Australian officials are confident Julian Assange is being afforded due process during his extradition trial in London.
The WikiLeaks founder has complained about being unable to instruct his lawyers from his glass-encased dock and says he can't hear the proceedings given the noise outside the courtroom.
Consular officials and officers from the high commission in London are attending each day of Assange's trial and providing summaries of the proceedings to Foreign Minister Marise Payne and senior officials.
"At this stage, we have not received any information to suggest that anything other than due process is being afforded to him," DFAT executive Andrew Todd told a Senate estimates hearing on Thursday.
Last year, Assange withdrew consent for information about him to be given to the Australian government.
Assange reported being handcuffed 11 times, stripped naked twice and having his case files confiscated after the first day of his trial.
"We sought advice from the prison in relation to those reports," Mr Todd said.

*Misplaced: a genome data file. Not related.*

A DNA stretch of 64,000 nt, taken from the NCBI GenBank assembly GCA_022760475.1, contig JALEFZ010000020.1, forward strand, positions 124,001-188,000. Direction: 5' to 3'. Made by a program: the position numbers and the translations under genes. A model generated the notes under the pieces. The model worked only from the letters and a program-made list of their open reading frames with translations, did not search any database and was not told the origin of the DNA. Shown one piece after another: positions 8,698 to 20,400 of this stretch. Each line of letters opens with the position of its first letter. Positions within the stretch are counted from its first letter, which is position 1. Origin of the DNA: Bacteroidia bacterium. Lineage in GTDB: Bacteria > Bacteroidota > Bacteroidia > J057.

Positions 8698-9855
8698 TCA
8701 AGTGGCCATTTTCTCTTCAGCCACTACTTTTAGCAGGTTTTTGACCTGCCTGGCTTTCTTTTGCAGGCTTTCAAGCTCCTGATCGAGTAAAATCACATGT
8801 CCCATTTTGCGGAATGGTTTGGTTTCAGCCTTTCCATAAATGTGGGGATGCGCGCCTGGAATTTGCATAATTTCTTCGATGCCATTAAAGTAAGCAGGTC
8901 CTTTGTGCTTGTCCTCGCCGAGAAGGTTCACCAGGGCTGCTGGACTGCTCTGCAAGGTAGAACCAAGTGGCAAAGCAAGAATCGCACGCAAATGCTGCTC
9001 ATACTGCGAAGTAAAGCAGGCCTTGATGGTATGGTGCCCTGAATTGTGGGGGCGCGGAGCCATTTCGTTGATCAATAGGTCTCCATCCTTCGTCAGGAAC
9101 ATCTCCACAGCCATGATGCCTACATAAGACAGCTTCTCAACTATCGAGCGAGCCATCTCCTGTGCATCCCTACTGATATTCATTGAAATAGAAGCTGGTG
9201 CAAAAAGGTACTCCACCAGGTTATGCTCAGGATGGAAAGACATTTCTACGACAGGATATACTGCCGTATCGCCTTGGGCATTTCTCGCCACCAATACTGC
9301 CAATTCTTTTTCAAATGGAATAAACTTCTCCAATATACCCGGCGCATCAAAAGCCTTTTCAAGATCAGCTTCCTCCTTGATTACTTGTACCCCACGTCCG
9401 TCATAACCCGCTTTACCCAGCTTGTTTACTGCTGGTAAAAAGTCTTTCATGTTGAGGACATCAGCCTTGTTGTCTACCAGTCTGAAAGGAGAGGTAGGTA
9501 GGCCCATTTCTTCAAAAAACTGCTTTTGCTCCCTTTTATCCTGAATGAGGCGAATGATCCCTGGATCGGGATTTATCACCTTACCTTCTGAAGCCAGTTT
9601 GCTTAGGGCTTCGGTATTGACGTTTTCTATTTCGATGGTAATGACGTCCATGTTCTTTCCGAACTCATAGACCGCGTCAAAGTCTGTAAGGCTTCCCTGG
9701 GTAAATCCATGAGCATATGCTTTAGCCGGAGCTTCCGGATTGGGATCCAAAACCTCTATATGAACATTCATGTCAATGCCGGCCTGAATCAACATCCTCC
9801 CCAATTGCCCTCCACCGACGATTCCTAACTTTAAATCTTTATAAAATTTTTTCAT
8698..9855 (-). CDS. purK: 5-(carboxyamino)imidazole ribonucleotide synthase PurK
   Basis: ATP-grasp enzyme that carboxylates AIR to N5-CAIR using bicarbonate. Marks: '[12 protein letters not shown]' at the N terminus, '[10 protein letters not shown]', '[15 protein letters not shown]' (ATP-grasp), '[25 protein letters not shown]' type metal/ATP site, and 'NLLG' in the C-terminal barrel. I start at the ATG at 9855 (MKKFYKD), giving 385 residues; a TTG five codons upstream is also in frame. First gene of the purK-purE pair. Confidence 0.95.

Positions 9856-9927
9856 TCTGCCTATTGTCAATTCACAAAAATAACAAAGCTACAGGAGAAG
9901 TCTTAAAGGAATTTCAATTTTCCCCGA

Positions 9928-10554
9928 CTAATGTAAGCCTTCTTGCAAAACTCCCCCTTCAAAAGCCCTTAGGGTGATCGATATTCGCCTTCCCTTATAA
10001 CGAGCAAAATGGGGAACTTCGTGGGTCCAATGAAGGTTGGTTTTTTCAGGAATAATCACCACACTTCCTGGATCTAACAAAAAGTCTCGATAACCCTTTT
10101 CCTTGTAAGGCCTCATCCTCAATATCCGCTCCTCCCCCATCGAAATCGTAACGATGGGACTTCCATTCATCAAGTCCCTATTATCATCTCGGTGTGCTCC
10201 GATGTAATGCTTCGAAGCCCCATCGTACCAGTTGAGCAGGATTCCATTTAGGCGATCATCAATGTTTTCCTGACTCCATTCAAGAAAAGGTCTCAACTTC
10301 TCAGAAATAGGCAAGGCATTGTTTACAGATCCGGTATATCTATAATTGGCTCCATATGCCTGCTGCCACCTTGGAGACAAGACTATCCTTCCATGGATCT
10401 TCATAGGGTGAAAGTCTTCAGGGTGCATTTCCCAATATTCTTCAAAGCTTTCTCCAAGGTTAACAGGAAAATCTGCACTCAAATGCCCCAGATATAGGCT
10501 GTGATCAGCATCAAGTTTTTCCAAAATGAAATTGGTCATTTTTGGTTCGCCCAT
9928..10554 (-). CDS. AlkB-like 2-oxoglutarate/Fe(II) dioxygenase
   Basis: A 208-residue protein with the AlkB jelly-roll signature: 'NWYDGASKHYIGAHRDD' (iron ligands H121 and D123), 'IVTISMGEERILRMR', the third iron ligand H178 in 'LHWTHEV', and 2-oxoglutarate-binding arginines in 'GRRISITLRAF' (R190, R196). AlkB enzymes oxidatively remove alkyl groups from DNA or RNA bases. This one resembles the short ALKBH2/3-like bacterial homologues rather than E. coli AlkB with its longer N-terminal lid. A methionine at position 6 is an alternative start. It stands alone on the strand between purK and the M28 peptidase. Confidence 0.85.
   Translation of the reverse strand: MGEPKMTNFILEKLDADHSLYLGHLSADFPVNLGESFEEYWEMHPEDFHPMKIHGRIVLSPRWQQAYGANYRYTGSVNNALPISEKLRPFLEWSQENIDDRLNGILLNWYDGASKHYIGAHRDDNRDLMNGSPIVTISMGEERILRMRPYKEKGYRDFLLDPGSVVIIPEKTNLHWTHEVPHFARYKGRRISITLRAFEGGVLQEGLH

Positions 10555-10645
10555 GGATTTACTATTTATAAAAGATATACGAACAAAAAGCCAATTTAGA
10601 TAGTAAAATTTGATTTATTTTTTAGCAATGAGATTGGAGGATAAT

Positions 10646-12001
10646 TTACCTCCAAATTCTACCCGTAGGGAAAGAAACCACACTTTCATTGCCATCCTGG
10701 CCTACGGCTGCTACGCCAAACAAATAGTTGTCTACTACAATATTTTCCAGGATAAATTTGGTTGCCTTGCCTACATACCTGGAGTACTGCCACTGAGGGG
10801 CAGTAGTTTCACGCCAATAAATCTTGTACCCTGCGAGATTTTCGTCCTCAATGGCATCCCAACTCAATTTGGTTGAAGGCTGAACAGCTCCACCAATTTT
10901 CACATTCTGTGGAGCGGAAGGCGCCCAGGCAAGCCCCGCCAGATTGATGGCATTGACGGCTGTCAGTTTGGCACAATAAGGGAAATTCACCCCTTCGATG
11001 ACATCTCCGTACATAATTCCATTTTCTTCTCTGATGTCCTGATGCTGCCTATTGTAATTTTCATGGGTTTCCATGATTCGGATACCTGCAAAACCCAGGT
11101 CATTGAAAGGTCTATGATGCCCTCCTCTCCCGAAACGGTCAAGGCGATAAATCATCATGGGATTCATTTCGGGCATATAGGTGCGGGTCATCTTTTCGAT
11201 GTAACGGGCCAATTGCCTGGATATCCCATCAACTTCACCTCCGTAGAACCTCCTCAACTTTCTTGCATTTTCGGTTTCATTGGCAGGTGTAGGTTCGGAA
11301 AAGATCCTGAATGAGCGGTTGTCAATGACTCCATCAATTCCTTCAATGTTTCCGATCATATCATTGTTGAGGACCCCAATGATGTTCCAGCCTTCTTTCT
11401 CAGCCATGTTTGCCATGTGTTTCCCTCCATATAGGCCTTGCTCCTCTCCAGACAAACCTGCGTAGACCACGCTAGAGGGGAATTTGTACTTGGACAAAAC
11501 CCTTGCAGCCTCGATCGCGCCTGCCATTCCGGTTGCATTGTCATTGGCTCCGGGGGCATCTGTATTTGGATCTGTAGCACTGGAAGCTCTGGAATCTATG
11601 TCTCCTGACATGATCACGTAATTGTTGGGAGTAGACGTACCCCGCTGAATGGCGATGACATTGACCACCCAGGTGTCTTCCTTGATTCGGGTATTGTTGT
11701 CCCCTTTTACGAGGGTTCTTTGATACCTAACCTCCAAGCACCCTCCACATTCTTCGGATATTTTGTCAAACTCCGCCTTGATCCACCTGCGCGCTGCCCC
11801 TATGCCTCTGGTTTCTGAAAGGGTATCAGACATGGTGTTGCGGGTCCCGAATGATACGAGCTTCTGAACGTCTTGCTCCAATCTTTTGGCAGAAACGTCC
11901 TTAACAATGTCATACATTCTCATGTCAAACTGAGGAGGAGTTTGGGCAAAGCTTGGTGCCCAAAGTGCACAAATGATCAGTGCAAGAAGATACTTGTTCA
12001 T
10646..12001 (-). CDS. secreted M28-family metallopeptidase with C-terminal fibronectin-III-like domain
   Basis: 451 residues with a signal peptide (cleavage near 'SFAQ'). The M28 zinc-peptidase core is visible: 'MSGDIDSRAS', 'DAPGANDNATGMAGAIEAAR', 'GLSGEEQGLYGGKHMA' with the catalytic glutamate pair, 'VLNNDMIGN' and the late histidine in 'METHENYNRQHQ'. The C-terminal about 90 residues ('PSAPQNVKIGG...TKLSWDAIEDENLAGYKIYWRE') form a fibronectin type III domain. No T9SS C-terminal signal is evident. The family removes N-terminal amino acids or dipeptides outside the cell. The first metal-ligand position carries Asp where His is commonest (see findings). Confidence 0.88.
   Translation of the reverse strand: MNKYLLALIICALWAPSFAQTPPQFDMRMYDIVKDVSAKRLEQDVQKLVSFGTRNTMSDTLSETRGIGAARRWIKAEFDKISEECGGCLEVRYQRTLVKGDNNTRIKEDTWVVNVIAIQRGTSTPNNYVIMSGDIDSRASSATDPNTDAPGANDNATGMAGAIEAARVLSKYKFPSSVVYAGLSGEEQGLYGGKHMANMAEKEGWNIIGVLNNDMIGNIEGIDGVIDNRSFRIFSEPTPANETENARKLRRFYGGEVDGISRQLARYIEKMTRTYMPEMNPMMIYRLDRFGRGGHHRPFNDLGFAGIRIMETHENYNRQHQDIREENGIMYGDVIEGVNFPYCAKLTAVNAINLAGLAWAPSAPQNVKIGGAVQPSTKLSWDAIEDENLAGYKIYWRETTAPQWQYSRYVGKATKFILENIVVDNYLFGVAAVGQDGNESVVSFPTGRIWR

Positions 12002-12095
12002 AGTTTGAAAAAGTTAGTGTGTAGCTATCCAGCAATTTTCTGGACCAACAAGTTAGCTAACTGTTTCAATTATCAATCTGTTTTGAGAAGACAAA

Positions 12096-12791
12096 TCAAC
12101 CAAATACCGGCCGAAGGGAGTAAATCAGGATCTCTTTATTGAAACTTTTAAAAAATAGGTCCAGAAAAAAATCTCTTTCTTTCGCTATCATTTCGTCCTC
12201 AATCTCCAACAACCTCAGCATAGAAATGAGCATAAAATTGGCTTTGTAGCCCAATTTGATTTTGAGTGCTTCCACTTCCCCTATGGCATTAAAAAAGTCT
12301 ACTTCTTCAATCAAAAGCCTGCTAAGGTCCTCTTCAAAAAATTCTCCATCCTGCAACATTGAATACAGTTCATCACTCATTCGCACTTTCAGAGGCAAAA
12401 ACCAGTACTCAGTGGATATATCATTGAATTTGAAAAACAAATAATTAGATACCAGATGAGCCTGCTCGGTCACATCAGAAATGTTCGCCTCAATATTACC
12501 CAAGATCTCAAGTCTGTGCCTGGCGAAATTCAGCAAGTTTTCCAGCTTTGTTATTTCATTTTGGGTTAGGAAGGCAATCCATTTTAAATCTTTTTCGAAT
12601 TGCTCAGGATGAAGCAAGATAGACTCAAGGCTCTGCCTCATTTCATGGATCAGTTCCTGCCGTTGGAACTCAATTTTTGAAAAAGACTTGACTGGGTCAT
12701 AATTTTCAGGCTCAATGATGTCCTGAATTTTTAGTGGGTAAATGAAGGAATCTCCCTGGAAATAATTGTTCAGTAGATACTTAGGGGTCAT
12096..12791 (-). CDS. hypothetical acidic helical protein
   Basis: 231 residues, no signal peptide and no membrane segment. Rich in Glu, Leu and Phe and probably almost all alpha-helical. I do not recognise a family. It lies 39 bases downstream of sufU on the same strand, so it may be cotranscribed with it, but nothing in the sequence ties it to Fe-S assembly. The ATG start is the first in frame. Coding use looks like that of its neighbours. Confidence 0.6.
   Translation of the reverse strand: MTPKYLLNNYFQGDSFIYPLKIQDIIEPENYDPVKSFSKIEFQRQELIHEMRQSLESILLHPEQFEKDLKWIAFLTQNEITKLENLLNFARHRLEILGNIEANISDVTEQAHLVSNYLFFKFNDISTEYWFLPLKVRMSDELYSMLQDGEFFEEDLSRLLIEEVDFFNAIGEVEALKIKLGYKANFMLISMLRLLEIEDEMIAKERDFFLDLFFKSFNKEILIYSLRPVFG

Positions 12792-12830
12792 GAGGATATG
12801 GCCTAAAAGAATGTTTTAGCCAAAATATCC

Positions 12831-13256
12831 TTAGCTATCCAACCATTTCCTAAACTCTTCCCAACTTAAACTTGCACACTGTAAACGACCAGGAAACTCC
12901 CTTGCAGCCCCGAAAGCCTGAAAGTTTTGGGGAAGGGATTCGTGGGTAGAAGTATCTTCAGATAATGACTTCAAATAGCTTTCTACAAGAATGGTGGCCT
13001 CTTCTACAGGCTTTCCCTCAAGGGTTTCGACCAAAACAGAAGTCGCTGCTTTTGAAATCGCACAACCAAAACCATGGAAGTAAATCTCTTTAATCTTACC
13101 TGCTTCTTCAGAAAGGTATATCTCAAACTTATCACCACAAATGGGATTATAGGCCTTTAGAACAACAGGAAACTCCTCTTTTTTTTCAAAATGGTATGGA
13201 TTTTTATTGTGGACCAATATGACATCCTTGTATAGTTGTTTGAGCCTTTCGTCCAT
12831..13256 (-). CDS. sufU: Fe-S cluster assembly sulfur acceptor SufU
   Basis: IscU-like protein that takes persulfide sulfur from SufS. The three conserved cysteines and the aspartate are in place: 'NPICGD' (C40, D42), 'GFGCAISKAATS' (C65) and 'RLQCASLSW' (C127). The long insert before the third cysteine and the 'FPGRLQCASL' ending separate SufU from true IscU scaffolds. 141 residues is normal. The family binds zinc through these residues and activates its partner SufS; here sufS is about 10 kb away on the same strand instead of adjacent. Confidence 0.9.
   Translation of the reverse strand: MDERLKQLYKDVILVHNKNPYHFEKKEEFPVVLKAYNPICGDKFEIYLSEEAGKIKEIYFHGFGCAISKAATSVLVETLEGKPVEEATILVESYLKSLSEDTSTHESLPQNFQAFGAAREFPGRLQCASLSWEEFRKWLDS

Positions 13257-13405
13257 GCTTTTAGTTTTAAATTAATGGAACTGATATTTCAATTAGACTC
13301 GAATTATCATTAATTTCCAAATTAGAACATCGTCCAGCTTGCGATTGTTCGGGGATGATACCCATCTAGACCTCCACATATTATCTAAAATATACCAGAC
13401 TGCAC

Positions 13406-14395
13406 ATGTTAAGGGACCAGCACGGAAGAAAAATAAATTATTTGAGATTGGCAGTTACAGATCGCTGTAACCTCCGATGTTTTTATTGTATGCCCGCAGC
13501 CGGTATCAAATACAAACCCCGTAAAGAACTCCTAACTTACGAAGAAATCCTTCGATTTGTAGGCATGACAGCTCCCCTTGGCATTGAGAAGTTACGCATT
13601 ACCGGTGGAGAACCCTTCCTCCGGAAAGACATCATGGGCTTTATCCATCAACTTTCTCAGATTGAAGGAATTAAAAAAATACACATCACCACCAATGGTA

"We were advised that other than the issue with legal documents, they were standard prison-to-court and court-to-prison procedures."
Senator Payne said there had been "an acknowledgement an error was made" in relation to the legal documents and they were returned.
"I trust we have determined that won't occur again," she told the committee.
It was revealed last week that meetings between Assange and his lawyers inside the Ecuadorian embassy in the United Kingdom were allegedly secretly filmed.
Those allegations are subject to separate legal proceedings in Spain, which Australian officials are monitoring.
The UN special rapporteur on torture has raised concerns about the continued deterioration of Assange's health since his arrest and detention earlier this year, warning his life was at risk.
He is being held at the high security Belmarsh Prison.
Senator Payne said she raised Australia's expectations about Assange's treatment with British Foreign Secretary Dominic Raab during his visit to Canberra three weeks ago.
Assange is facing extradition to the United States on 17 espionage charges, including conspiring to receive, obtaining and disclosing national security information.
All bar one offence carry a maximum penalty of 10 years in prison, but Australian officials have been advised people charged with similar offences in the United States have not received cumulative sentences.
None of the offences Assange faces carry the death penalty, but department officials confirmed he could face further charges in the United States if he is extradited.
Australian Associated Press